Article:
In April 2019, the government launched the Windrush Compensation Scheme in response to the scandal. The Home Office estimated it might pay out compensation worth between £120 million and £310 million to 15,000 people.
By the end of March 2021, the Department had received 2,163 claims. The Home Office to date have paid £14.3 million to 633 people. The National Audit Office discovered that massive delays and a back log of outstanding cases, many having not been resolved in the last two years. They also found out there are only six full time case workers to support over 15,000 potential claims.

The compensation scheme was meant to help people get their lives back on track and for the government to acknowledge and apologise for how they abused the rights of Black British and other Commonwealth citizens. But instead, it has been far too complicated for victims to use, with very little support for those making claims. Over the last two years there have numerous reports and news stories on the failure of the scheme. During this time over 21 people have died without receiving a penny.

One such person is Paulette Wilson who died in July 2020.

Her daughter Natalie Barnes said “Home Office still operate the Hostile Environment policy which contributed to the death of my mother. Before she passed, she was struggling with the forms and lack of support and respect from the Home Office. The scheme needs to be removed so there is proper justice to families like mine.”

The scheme, designed as a discretionary ex gratia payment to circumvent legal action in the courts by victims of the scandal, has failed because of the nature of anti-Blackness (Afriphobia) and institutional racism in the conduct, behaviour and procedures of the Home Office staff and the executive and political leadership.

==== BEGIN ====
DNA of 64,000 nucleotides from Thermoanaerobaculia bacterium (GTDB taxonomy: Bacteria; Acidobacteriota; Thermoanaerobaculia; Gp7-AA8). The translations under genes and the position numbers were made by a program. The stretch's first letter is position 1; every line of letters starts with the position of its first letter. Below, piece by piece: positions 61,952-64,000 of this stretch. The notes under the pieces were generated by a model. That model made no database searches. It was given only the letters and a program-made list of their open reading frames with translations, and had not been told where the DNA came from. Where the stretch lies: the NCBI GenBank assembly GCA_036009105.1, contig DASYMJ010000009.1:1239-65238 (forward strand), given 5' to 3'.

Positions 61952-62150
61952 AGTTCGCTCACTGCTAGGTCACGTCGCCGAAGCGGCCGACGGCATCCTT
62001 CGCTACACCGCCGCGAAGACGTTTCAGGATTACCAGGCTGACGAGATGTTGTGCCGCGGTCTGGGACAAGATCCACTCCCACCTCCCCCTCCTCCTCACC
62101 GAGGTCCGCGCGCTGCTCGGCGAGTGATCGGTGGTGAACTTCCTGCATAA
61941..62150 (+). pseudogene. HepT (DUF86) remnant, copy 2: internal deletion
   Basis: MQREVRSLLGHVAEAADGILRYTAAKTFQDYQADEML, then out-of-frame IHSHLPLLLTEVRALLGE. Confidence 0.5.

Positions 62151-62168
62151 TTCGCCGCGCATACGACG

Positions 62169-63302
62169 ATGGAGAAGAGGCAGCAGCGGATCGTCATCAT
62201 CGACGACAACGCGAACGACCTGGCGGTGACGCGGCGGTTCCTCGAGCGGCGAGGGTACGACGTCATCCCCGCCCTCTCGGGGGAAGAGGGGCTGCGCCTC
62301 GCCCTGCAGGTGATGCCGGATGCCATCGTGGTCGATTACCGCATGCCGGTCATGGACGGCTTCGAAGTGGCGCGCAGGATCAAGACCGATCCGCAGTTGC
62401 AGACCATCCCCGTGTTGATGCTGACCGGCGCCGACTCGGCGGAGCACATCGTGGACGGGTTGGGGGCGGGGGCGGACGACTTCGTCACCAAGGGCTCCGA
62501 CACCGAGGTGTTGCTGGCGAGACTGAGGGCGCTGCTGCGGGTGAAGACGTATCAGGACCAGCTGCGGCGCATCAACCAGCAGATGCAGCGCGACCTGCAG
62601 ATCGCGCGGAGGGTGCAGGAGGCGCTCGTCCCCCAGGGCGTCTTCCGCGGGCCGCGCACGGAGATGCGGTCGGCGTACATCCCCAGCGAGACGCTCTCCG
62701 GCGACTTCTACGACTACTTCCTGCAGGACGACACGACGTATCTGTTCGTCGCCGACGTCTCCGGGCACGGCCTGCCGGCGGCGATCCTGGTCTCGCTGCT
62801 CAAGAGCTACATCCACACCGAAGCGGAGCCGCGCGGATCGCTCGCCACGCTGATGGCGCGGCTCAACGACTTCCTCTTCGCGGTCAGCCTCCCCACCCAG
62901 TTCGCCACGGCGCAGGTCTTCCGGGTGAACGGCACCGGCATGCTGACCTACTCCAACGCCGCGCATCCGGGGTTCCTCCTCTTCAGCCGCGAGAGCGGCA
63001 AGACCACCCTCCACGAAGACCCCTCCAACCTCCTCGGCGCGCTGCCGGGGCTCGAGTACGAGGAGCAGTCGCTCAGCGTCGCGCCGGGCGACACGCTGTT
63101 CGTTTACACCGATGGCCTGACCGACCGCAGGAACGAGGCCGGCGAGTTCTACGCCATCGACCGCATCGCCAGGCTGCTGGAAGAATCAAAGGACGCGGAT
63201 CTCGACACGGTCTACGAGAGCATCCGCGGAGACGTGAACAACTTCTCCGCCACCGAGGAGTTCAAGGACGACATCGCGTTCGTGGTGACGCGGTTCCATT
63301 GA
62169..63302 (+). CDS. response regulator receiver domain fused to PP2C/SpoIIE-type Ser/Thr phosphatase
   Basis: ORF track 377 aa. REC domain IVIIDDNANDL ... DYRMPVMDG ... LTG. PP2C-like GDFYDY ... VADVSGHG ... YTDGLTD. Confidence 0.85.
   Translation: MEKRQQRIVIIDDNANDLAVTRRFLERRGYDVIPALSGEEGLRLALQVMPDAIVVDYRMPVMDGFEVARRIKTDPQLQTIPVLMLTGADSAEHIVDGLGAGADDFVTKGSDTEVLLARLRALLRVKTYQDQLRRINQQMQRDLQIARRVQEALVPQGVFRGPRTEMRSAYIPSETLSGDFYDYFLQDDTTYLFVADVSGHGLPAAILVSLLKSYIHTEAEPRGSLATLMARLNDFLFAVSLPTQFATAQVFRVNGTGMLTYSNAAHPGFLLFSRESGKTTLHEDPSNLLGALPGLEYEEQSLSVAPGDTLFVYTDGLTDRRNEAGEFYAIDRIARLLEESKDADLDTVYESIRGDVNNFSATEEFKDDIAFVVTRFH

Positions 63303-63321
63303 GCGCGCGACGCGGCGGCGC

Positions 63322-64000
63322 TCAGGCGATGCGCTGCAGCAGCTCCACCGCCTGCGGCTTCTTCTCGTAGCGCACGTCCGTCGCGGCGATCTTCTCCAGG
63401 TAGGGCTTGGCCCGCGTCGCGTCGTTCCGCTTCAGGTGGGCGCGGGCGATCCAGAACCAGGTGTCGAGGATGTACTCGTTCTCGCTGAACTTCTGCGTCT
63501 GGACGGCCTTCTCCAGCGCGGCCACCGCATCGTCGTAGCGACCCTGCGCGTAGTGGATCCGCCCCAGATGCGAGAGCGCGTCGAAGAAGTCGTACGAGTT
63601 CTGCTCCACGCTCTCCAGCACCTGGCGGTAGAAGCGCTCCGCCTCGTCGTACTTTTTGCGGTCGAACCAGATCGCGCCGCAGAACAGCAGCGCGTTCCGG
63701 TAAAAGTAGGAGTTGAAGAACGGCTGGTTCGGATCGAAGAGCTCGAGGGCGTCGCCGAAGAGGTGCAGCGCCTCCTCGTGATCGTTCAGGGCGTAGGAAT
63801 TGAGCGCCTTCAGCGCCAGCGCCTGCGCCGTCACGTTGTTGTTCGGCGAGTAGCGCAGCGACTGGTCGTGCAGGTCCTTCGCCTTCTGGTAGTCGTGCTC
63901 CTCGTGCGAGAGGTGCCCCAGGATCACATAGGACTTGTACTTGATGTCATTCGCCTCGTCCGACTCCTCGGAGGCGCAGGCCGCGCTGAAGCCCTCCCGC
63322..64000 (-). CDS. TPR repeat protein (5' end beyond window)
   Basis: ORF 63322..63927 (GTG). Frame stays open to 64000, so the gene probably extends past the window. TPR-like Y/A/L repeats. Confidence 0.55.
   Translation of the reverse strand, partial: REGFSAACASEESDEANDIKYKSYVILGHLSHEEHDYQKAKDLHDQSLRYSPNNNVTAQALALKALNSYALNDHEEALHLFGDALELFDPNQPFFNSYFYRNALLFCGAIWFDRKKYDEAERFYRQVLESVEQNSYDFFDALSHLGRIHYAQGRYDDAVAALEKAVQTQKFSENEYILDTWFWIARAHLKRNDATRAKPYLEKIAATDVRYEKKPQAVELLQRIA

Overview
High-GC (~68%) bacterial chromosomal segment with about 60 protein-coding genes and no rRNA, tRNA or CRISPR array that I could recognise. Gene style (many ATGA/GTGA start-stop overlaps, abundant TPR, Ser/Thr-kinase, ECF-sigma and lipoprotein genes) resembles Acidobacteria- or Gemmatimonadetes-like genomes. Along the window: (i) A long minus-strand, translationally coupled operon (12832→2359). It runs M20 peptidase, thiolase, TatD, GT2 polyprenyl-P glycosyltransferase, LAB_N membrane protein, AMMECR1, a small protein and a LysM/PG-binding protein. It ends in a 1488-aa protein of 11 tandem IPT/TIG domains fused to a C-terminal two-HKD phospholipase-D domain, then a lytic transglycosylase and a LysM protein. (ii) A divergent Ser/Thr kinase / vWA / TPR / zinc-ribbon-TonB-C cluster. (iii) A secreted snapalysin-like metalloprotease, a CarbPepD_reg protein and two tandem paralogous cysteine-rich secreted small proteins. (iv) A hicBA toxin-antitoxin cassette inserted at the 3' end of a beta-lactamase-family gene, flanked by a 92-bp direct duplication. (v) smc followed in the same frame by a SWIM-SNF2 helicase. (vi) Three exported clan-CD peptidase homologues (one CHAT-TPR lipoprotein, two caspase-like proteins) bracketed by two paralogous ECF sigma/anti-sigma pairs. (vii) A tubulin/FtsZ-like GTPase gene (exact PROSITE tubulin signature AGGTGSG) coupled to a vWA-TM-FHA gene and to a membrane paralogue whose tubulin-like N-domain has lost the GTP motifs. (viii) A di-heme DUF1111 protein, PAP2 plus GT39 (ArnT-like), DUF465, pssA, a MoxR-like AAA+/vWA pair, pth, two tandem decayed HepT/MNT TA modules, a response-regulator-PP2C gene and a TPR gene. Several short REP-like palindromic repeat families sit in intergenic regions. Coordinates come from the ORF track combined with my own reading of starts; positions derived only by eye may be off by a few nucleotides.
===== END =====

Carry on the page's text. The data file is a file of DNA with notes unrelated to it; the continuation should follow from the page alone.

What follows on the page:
For the last 18 months I have been campaigning that the scheme should be removed from the Home Office and managed independently by a non-governmental agency to provide trust, respect, empathy and confidence to the victims and the families.

I have launched a petition which almost 94,0000 people have signed to support this campaign:

I am hoping that we get over 100,000 signatures during the week of Windrush Day on the 22nd of June. How much more evidence do we need to prove there is no accountability or scrutiny in resolving the Windrush Scandal after three years, despite a Windrush Cross Government Advisory Group?

I hope that the Home Affairs Select Committee, Public Accounts Committee and National Audit Office step up their investigations and reviews in the conduct and behaviour of the Home Office and culture of Anti Blackness which is pervasive in gaslighting the victims and families of the scandal.

The recent debacle over the Sewell Report which failed to acknowledge and explore the impact of the scandal regarding structural racism, demonstrates no commitment to righting the wrongs around the compensation scheme.

We hope the Prime Minster rejects the commissioned race report and makes a commitment to support existing race equality legislation and best practice by promoting the Public Sector Equality duty.

It is important that he acknowledges the lived experiences of minoritised communities and especially those experiencing the hostile environment and the ongoing impact of the Windrush Scandal.

Institutionalised racism is still alive and kicking in Britain today.


Patrick Vernon OBE, Windrush campaigner and cultural historian